As with computers, the Microbe nightmare scenarios are illustrations of the Frankenstein principal of science gone too far; when godlike scientists try to create new life (in the form of laboratory viruses), they end up committing genocide instead. Sometimes, this biological warfare happens on purpose (12 Monkeys), but usually, it’s an accident. Frequently, the microbes inflict a fate worse than death on the survivors, turning them into vampires or zombies. (Key movies here are the several films based on Robert Matheson’s I Am Legend, including the Will Smith movie of that name (pictured) and the earlier variation with Charlton Heston, The Omega Man.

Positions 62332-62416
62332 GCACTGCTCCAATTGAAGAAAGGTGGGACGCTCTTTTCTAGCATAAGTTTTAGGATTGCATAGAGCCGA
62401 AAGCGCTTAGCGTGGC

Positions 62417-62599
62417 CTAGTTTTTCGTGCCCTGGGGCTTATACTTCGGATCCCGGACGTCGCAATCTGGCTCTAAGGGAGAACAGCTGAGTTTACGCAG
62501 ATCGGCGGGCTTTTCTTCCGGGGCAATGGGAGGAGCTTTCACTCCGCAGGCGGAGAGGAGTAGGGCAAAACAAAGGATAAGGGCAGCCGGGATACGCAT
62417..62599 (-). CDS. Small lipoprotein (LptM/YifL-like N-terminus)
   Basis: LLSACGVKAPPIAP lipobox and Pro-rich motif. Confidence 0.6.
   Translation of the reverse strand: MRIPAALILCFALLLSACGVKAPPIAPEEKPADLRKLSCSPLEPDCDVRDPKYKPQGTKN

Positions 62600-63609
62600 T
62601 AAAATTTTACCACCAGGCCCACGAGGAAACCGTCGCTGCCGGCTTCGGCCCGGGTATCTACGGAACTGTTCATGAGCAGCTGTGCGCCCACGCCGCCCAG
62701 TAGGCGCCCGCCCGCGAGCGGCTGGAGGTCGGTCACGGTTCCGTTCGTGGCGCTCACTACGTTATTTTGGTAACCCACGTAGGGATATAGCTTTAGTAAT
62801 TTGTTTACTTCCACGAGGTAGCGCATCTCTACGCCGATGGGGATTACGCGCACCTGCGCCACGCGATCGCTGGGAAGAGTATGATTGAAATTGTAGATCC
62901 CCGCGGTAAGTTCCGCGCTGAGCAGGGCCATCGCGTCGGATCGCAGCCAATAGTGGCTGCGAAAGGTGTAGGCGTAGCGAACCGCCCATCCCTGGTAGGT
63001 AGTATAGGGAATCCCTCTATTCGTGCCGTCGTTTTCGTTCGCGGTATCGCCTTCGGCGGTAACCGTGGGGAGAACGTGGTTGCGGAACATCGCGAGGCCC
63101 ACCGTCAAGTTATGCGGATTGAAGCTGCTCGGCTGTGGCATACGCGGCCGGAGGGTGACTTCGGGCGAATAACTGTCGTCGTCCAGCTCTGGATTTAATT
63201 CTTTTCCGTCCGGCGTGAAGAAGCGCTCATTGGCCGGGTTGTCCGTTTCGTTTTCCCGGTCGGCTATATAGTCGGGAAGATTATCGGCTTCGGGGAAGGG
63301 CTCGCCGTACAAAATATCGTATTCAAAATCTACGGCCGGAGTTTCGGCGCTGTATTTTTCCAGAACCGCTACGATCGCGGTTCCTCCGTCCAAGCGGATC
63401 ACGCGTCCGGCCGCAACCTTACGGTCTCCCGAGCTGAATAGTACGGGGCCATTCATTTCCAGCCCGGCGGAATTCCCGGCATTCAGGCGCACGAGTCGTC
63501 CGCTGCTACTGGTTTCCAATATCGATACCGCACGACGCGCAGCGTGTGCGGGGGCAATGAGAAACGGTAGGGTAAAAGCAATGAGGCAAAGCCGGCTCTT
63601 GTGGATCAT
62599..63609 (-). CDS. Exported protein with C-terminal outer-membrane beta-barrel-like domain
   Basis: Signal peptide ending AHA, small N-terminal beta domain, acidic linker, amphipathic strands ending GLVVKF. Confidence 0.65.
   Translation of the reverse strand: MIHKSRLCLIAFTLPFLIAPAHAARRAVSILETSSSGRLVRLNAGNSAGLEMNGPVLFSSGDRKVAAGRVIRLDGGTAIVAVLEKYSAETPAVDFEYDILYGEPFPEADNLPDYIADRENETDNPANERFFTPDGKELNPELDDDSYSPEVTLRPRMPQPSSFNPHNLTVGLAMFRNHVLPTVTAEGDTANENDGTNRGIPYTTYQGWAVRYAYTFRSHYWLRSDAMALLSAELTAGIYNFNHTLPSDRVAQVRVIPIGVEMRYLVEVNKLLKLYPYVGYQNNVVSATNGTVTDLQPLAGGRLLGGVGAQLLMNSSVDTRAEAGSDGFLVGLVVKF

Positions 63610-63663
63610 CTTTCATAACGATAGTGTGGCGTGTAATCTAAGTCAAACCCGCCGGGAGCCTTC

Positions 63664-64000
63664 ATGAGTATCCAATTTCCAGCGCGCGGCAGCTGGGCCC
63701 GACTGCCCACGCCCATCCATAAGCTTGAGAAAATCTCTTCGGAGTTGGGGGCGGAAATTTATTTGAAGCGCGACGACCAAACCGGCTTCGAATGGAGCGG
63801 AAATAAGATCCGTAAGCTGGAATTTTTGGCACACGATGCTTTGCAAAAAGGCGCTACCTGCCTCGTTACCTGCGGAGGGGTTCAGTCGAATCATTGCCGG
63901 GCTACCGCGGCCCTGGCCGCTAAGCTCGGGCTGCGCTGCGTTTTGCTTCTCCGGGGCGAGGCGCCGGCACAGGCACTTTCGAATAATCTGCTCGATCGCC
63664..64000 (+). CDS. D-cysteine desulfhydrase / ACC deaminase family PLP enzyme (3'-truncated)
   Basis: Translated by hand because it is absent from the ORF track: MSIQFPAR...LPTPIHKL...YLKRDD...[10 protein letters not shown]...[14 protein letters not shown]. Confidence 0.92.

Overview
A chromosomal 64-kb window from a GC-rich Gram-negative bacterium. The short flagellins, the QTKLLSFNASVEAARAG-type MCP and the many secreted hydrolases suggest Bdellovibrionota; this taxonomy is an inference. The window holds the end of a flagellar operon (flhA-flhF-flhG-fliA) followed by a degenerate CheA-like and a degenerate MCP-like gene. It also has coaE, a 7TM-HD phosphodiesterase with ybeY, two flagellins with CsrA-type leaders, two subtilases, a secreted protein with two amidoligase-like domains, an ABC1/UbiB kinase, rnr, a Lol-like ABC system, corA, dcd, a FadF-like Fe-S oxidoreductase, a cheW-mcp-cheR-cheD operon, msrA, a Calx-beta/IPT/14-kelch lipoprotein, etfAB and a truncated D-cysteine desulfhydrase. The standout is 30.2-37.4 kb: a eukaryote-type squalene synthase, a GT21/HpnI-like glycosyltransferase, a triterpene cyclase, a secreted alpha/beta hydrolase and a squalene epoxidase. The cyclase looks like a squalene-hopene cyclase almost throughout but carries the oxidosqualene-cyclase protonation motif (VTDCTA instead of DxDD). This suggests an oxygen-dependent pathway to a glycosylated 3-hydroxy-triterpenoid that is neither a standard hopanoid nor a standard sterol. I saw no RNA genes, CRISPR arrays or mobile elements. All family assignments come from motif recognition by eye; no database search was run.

Also, there are the 28 Days Later movies and the Resident Evil films.) Sure, there’s always at least one uninfected person left on earth, maybe even a handful, but they’re always outnumbered by the ravenous horde. True, these movies sometimes make bio-disaster look like a first-world problem (the lone survivor is always a sophisticated urbanite, not a jungle tribeswoman). Still, viral fears have become more acute since the advent of AIDS and Ebola, as if the pandemic were the revenge of the underdeveloped world against the developed, restoring nature’s balance by leveling the empire of the West.
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